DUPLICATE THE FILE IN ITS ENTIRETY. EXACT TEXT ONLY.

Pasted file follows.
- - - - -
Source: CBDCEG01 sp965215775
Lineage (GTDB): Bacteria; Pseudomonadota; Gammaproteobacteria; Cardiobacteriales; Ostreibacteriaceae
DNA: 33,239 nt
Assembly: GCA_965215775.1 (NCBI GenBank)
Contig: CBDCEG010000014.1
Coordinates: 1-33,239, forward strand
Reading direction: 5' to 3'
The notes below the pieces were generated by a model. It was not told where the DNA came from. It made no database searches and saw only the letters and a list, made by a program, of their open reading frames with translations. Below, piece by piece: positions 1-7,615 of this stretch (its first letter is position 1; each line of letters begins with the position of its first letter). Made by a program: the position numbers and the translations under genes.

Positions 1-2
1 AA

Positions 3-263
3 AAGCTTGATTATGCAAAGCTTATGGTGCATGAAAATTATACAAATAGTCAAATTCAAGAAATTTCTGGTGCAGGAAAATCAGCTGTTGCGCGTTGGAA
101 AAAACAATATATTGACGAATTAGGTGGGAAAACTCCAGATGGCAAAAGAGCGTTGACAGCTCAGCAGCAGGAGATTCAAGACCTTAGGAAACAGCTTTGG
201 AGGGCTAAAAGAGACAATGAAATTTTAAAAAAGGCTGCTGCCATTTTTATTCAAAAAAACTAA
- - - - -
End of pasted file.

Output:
Source: CBDCEG01 sp965215775
Lineage (GTDB): Bacteria; Pseudomonadota; Gammaproteobacteria; Cardiobacteriales; Ostreibacteriaceae
DNA: 33,239 nt
Assembly: GCA_965215775.1 (NCBI GenBank)
Contig: CBDCEG010000014.1
Coordinates: 1-33,239, forward strand
Reading direction: 5' to 3'
The notes below the pieces were generated by a model. It was not told where the DNA came from. It made no database searches and saw only the letters and a list, made by a program, of their open reading frames with translations. Below, piece by piece: positions 1-7,615 of this stretch (its first letter is position 1; each line of letters begins with the position of its first letter). Made by a program: the position numbers and the translations under genes.

Positions 1-2
1 AA

Positions 3-263
3 AAGCTTGATTATGCAAAGCTTATGGTGCATGAAAATTATACAAATAGTCAAATTCAAGAAATTTCTGGTGCAGGAAAATCAGCTGTTGCGCGTTGGAA
101 AAAACAATATATTGACGAATTAGGTGGGAAAACTCCAGATGGCAAAAGAGCGTTGACAGCTCAGCAGCAGGAGATTCAAGACCTTAGGAAACAGCTTTGG
201 AGGGCTAAAAGAGACAATGAAATTTTAAAAAAGGCTGCTGCCATTTTTATTCAAAAAAACTAA